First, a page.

The subjectivity and volatility of expectations thus make financial asset prices more volatile than other prices in the economy (Keynes: 1936  chapter 12, Strange: 1998). Secondly, given the inherent volatility of financial asset values, liquidity provides an important “protective device” or “defensive strategy” to manage uncertainty, for two reasons. First, since money is the unit of account its value is less volatile and more certain in terms of other goods than other financial assets; thus it represents a refuge from price volatility. Second, it provides assurance that future cash commitments can be met with certainty. Thus firms whose incomes flows are subject to fluctuation may want to hold cash cushions to make sure that they can meet recurrent cash commitments. This is the basis of Minsky’s theory of financial fragility.
The entire global financial system is based on an (anti-)correlation between stocks and bonds.
Volatility is an instrument of truth that reflects the difference between the world as we imagine it to be, and the world that actually exists.
Kailum Graves is an anatomically modern human.
He seeks experiences over materialism.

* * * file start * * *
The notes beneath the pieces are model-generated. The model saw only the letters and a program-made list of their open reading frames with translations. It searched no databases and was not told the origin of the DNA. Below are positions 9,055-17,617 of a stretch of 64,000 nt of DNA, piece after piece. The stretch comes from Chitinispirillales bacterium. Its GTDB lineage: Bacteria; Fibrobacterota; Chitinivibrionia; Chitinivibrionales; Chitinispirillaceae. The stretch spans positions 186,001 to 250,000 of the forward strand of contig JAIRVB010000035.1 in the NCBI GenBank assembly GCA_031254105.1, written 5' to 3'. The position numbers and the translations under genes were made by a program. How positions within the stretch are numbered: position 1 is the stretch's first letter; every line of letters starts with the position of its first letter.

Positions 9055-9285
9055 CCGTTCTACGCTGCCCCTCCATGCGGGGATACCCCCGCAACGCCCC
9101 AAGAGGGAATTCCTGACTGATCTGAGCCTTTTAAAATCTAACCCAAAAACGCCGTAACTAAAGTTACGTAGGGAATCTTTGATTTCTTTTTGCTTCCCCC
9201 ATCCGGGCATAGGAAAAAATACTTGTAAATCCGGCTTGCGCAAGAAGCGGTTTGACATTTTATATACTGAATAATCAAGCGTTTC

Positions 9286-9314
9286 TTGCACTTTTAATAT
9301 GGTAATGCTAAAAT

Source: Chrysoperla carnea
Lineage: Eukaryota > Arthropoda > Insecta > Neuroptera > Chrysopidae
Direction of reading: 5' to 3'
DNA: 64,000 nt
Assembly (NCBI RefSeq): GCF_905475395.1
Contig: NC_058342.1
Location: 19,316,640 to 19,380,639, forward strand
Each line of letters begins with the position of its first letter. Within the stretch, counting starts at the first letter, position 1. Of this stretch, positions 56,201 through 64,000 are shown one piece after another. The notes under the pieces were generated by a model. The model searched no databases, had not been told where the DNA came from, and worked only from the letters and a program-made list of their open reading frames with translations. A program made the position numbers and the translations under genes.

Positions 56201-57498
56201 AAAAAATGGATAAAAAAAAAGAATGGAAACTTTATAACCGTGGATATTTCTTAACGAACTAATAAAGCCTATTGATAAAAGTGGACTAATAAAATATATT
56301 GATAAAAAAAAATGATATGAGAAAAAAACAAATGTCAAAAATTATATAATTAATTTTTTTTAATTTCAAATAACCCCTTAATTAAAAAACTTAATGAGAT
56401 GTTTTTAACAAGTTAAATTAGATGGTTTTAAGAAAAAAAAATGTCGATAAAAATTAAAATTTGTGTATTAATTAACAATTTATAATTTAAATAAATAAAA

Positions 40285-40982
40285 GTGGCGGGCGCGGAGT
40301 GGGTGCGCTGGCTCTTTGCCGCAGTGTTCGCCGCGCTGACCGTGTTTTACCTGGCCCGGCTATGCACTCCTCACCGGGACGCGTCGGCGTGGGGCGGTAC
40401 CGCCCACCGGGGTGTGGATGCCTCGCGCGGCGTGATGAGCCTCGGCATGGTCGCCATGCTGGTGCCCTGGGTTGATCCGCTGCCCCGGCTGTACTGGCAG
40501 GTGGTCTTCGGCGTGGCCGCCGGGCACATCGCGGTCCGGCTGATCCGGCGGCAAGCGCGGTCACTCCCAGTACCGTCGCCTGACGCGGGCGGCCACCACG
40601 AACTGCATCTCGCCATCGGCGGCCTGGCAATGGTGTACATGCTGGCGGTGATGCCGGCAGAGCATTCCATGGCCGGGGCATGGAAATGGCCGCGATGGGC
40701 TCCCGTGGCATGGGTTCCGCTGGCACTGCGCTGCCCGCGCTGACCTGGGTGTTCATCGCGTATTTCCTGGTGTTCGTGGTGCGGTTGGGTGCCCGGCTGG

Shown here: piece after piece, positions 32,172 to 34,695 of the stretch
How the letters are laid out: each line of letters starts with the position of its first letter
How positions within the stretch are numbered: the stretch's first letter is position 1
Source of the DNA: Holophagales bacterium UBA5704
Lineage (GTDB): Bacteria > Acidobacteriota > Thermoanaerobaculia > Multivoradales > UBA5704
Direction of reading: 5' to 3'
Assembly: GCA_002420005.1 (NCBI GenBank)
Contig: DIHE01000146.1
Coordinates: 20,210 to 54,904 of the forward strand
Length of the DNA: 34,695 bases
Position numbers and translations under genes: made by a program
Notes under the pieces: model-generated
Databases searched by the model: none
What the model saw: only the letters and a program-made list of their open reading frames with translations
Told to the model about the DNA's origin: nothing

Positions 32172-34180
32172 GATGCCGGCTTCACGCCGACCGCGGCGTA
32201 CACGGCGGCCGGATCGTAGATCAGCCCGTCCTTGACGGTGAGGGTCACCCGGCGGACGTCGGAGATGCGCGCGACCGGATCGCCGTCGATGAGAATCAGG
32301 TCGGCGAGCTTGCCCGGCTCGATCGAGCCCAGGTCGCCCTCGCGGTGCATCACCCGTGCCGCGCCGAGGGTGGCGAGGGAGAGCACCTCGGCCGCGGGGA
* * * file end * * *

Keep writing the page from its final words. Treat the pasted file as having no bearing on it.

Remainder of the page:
He is perpetually poor, yet infinitely happy.
He suffers from anxiety attacks.
This is his website.
He wrote this in the third person.
Kailum Graves is an emerging Australian artist critically obsessed with the artifactual digital object. He works predominantly in the medium of photography and within the sphere of the photographic process, including large-scale video installations. His practice reflects the influence of technology on the photographic medium and sits resolutely within the context of future movements of contemporary photography. He studied art history, philosophy, archaeology, and photography at the University of Queensland and the Queensland College of Art, Griffith University. He graduated from both degrees with distinction and dean’s commendations, which ranked him in the top five percent. Upon graduation, he spent three years researching, experimenting, and creating a body of work. He only began entering art awards and exhibitions in 2016, and has been a finalist in 27 state, national, and international art awards, had 24 exhibitions, including a public art commission, and was selected to participate in SOMA Summer, an eight-week program for international artists, curators, critics, and art historians, conducted in Mexico City. In 2016, he won the Clayton Utz Art Award and the Toowoomba Biennial Emerging Artists Award, and exhibited at the National Portrait Gallery, the Fremantle Arts Centre, the Murray Art Museum Albury, the Incinerator Gallery, Kensington Contemporary, the Stanthorpe Regional Art Gallery, the Noosa Regional Gallery, and the Pine Rivers Art Gallery. He is the founder and totalitarian head honcho of An Evolving Thesis—a website established to investigate and debate the cultural economy—and is the Director and Dictator of The Goodwink Conspiracy, an online exhibition residency program and curatorial platform. His work is held in the Toowoomba Regional Art Gallery’s permanent collection.